The Central Bank of Bahrain is preparing to crackdown on banks operating in the kingdom, with a set of tougher regulations the governor expects will lead smaller banks to merge and survivors to reduce profit expectations.
CBB governor Rashid Mohammed Al Maraj said the central bank would target a select group of banks declared “domestically important financial institutions”.
The changes were intended to strengthen the country's crucial financial sector but Al Maraj said he also expected it to lead to consolidation in the market.
There are 405 registered financial institutions in Bahrain and the financial sector contributes 23 percent of Bahrain's GDP compared to 6 percent for the entire GCC.
Al Maraj said the CBB was working on a new concept to classify banks that are domestically important financial institutions, which would face tougher regulation but were more likely to be able to meet them. The details would be announced imminently, he said.
“We have, over the past year and since this issue [of strengthening the finance sector] came about, taken an exercise to identify which ones represent the most domestically important,” he said during a Q and A at a Euromoney conference on Tuesday.
“I think some of the banks will be surprised with what I'm saying now because we're on the verge of issuing those names and communicating with those banks that have been selected as domestically important financial institutions, which will put on them certain requirements.
“Those requirements, because of the nature of the business, the complexity of the business and the size of their market control will necessitate of them to comply with additional requirements.”
The requirements include increasing the level of capital relative to debt, although Al Maraj did not provide details.
Chief executive of BBK, Abdulkarim Ahmed Bucheery said the sector had expected new regulations but he was surprised to learn they would be targeted towards specific institutions.
He expected the “domestically important financial institutions” to be identified according to their market share, suggesting 10 percent could be the benchmark.
Bucheery said those banks would likely be able to easily meet the requirements.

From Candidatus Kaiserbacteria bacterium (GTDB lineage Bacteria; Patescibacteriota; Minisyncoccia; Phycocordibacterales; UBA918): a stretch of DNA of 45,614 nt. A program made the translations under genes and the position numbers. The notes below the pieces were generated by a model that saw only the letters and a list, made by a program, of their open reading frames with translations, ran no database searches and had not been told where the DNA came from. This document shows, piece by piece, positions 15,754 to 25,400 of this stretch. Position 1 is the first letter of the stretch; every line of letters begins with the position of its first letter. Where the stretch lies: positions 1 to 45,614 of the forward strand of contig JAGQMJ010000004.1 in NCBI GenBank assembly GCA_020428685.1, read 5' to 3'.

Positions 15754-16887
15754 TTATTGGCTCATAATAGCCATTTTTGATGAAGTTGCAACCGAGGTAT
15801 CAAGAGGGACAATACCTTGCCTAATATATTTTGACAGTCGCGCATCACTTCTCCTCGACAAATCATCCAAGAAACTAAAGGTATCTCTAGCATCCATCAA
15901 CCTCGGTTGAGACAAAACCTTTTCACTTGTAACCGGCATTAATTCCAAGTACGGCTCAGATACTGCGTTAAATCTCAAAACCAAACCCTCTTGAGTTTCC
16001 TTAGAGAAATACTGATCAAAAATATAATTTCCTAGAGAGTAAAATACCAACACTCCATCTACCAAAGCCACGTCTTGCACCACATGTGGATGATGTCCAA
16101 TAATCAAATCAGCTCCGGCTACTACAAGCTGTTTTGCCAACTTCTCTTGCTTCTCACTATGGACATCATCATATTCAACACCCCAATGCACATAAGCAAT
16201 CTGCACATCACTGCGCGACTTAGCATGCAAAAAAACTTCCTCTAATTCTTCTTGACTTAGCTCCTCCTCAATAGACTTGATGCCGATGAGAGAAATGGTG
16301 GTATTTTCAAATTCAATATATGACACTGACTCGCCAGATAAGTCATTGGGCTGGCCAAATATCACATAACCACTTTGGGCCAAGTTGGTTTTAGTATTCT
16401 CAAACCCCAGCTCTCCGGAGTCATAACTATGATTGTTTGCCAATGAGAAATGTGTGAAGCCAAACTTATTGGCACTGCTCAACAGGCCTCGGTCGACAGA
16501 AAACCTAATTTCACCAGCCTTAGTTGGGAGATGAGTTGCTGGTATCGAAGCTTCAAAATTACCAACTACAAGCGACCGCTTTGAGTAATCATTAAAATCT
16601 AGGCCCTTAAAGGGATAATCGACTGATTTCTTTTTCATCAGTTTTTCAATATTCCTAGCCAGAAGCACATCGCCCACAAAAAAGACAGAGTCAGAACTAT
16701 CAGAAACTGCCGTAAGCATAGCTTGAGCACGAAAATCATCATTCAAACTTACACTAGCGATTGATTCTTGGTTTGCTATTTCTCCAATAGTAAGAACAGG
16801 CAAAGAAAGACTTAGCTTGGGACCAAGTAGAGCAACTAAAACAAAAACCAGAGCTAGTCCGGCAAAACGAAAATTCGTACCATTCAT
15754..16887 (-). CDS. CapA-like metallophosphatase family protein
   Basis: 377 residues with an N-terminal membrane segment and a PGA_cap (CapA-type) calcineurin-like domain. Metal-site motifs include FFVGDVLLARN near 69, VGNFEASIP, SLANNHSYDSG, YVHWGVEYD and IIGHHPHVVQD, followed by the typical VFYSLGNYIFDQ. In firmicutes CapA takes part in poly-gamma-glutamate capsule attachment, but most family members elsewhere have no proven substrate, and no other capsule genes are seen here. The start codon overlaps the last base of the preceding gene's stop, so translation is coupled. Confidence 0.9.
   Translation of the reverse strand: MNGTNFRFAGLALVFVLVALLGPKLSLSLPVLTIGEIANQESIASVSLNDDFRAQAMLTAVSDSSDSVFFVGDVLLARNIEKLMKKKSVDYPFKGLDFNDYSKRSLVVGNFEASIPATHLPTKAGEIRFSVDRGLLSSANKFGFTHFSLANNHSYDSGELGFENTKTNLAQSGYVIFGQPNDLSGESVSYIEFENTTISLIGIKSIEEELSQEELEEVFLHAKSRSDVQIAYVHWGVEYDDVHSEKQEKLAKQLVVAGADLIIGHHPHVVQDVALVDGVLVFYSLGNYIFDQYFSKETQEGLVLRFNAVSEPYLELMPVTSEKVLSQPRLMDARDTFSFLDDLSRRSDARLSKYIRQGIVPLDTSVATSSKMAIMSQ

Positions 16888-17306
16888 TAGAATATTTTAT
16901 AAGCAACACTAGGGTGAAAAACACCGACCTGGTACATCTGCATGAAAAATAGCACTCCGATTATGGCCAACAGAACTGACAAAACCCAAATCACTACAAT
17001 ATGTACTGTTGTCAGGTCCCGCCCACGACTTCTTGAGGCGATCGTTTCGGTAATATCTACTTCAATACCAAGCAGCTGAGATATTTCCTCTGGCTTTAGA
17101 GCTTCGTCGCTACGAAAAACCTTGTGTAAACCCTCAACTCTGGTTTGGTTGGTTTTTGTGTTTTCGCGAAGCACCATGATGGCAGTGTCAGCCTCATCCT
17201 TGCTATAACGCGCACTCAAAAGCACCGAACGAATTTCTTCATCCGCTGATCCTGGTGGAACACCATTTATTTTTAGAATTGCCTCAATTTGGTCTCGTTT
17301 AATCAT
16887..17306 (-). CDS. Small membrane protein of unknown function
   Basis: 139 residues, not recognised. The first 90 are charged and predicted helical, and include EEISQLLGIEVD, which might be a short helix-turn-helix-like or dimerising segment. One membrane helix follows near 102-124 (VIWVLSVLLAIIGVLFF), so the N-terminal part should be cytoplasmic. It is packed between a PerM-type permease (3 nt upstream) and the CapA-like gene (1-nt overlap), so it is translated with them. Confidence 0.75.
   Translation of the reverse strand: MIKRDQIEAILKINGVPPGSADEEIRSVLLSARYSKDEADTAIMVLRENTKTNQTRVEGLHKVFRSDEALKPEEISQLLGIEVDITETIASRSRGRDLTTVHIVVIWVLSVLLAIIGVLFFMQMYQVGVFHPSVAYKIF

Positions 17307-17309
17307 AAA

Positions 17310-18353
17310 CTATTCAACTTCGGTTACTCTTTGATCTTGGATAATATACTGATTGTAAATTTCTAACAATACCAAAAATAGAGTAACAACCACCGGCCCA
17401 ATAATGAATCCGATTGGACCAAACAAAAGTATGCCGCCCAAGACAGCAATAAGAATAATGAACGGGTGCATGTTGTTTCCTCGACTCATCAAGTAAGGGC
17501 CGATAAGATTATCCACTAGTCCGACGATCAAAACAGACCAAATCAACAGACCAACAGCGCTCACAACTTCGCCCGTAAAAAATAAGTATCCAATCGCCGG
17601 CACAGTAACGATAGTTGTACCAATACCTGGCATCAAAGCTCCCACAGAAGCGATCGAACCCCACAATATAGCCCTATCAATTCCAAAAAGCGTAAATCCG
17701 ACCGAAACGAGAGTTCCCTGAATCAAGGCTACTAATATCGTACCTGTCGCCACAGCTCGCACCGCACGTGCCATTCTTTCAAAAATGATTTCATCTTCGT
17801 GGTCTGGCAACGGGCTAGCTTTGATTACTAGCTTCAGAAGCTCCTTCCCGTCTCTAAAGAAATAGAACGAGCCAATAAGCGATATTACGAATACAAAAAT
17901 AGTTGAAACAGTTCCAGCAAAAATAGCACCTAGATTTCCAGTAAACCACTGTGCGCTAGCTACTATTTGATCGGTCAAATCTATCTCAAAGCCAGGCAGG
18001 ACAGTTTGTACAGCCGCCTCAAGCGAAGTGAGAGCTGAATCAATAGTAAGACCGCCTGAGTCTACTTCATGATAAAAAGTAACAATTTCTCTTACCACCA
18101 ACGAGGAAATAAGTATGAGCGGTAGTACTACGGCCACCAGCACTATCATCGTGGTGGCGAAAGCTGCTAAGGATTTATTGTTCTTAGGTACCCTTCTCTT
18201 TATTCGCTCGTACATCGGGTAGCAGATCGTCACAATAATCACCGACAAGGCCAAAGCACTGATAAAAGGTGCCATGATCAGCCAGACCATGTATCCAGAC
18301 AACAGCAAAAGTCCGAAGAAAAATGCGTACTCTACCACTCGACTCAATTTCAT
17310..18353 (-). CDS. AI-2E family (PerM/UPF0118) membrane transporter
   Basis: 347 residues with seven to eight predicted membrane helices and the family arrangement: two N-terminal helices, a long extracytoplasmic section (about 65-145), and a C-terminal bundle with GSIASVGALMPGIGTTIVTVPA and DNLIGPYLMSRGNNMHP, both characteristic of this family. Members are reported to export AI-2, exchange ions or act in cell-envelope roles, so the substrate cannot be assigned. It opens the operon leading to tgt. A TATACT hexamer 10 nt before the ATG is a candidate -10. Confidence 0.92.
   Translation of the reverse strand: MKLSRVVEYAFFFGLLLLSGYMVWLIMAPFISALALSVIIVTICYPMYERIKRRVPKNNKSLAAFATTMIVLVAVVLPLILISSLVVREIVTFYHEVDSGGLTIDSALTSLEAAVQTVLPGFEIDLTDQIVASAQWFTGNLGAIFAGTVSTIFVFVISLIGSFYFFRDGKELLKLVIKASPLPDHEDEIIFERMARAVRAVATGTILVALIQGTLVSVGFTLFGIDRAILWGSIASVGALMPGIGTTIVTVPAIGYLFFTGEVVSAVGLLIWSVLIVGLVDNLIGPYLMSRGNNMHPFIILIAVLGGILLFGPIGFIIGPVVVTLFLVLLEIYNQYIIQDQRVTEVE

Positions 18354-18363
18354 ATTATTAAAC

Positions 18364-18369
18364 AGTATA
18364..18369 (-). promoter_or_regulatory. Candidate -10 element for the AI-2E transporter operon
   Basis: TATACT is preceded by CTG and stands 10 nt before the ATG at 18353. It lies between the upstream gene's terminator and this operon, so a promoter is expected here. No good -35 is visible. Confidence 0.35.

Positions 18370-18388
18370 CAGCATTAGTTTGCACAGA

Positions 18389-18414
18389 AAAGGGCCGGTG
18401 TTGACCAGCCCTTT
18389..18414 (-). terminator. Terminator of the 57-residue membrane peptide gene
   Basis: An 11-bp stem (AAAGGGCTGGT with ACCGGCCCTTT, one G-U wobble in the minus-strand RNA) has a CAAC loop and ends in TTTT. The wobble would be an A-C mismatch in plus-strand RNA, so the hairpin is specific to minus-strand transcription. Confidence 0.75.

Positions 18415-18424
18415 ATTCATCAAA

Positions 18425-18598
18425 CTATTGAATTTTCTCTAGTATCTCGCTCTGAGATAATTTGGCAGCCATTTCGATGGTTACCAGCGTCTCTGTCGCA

“We are always ready to comply, we have to make our manouvering to comply with them and to benefit from them,” he told Arabian Business.
“In the past banks would just leverage themselves, make returns north of 20 percent. Today, you're very lucky if you make anything upwards of 10 percent return. So it's become very different.”
Al Maraj said while the new regulations would make it more difficult for banks to operate, they were crucial for the sector.
Banks had endured a “sort of stress test” during the “difficult” period since the GFC. However, the positive results of the banks clearly demonstrated the “soundness and the robustness” of the banking system in Bahrain.
“What matters to us is to ensure the soundness of our banking system,” he said.
“The shocks that we have seen as the result of the financial crisis could have catastrophic effect on our banks and if not for measures we have taken and for the collaboration of the banks we could have seen much worse situation during this crisis.”
Banks should no longer expect to see massive growth and the days of large profits are history.
“This is a regulated industry and it should behave like a regulated industry, not as a start-up ... that would expect 20-30 percent [profit],” Al Maraj said.
“I think those days are gone. [The new regulations will] make it even more difficult for these banks to achieve the figures that they've achieved in the past, not only in Bahrain but globally.
“The expectation should be more modest than any other sector.”
The CBB also is continuing to encourage consolidation of the banking industry.
“This has been a policy of the central bank of Bahrain … to encourage further consolidation and we'll continue to do that. As we move with more successful mergers this will be good incentives for others to follow suit. [But] there's no enforcement.
“We're entering a period where there's no room for small banks. The requirement is going to be very challenging, the competition in the market is becoming very forceful and I think this will make it difficult for small banks to survive and to achieve results … that are in line with what's been achieved over the years.”
He expected successful mergers and acquisitions to encourage others to follow.
“Mergers and acquisitions … provide stronger banks, which in turn are more able to … develop a much stronger base to withstand economic downturns,” he said.